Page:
•Grantor—The individual who sets up the trust by transferring assets to a third party.
•Trustee—The individual, corporation, or bank that keeps legal title, possession, and control over the trust property.
•Trust Property—Otherwise known as the “corpus,” this may include anything capable of being legally owned, from real or personal property to a contract right (such as a life insurance policy).
•Beneficiaries—One or more named recipients of the trust income and corpus.
•Trust Terms—The instructions directing the trustee as to specific duties and distribution requirements.
A trust can be either revocable or irrevocable, depending on the terms of the trust agreement as determined by the grantor and as drafted by the grantor’s legal counsel.
•A revocable trust (also known as a living trust, revocable living trust, or inter vivos trust) is extremely flexible, allowing the grantor to make changes to trust terms or property or to revoke the trust entirely during life. The trust only becomes irrevocable at the grantor’s death.
•An irrevocable trust cannot be changed—at the time of creation, the grantor surrenders all ownership rights to the trust property.
The most prominent trusts used for charitable giving purposes are irrevocable (for example, charitable remainder trusts), but revocable trusts also provide giving options. A gift made through a revocable trust is like a bequest in a will—the grantor can modify or even remove the gift if circumstances change, but the gift becomes irrevocable at the grantor’s death. A charitable gift in a revocable trust requires the same diligence and care as a bequest, along with a similar level of additional documentation, follow-up, and communication.
For donors who value flexibility, viewing revocable charitable gifts only in terms of estate planning documents would be a mistake. There is another easy, revocable option—naming the charity as the beneficiary of a life insurance policy or financial account. These gifts bypass the probate process and go directly to the charity, which typically means the charity receives a beneficiary gift much sooner than a gift made through a will.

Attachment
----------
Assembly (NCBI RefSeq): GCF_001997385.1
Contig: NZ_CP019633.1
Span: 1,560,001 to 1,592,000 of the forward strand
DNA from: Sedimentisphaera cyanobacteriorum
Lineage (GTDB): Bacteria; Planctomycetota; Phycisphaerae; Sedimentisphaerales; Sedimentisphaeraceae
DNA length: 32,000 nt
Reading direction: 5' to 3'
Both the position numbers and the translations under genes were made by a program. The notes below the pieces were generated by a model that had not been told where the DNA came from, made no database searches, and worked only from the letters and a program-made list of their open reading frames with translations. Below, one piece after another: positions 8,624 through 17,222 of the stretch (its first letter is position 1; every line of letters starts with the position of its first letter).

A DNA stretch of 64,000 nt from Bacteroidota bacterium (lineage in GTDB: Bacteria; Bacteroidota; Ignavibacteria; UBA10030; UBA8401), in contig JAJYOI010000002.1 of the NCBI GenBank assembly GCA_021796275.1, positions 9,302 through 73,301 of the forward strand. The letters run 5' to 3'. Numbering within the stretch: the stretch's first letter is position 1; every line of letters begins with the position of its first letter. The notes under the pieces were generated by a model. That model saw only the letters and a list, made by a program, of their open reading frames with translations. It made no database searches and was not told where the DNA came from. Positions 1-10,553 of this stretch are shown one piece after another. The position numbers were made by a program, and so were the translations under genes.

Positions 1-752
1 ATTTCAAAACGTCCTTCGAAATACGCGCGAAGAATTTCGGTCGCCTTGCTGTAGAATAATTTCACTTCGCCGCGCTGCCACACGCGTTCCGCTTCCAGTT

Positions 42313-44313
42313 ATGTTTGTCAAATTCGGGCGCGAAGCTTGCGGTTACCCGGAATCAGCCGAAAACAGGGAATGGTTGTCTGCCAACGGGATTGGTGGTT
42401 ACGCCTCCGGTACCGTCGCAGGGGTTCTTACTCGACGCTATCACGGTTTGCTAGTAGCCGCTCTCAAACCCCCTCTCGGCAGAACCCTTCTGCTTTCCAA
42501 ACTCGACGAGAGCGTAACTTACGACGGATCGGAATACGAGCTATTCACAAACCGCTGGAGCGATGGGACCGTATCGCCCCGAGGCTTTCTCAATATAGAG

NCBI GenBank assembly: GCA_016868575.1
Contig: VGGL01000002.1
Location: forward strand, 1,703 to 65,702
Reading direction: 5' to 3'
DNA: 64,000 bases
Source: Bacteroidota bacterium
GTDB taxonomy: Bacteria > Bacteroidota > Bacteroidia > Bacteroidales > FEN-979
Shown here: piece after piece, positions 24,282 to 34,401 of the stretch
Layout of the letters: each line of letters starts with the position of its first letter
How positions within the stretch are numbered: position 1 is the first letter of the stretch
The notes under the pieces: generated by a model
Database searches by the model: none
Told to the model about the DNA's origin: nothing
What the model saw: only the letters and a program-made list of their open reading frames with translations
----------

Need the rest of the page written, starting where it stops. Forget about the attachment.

A donor might consider using a beneficiary designation to make a gift with a:
NOTE: There are good reasons for clients to use retirement assets to make a charitable gift, including a decreased tax burden on heirs. However, qualified plan owners must take care when naming a non-spouse beneficiary, as written spousal consent is often required under federal and/or state law.i
Using this type of revocable gift is a straightforward way to donate certain assets by simply designating the charity as the beneficiary on forms provided by the insurer, bank, or retirement account custodian. Donors must be sure to identify the charity using the organization’s proper name, address, and tax ID number. Like bequests and revocable trusts, a beneficiary designation is easy to update if the donor’s needs change.
Of course, donors should understand that the beneficiary designation controls the distribution of the policy or account, even in the face of conflicting distribution instructions found in the donor’s will or trust. Any instructions left in a will or trust regarding these items will have no effect if the asset is not left to the estate or the trust.ii
Whether it is a fictional couple like Ross and Rachel from the TV show Friends, a real-life couple (or former couple) like Justin Beiber and Selena Gomez, or a sports star like LeBron James and his relationship to the city of Cleveland, most people understand the dynamics of on-again/off-again relationships. People involved in these relationships put up with the painful parts for many reasons, but first among them is often the potential for what might be.
This same sense of potential applies to revocable charitable gifts. Even though the donor may revoke the gift, most donors do not. In fact, revocable gifts are most often delivered as promised, fulfilling the donor’s desire to make a difference and providing a much-needed benefit to the charity. However, preserving the option to make a change, if necessary, relieves stress on donors who worry about an uncertain future.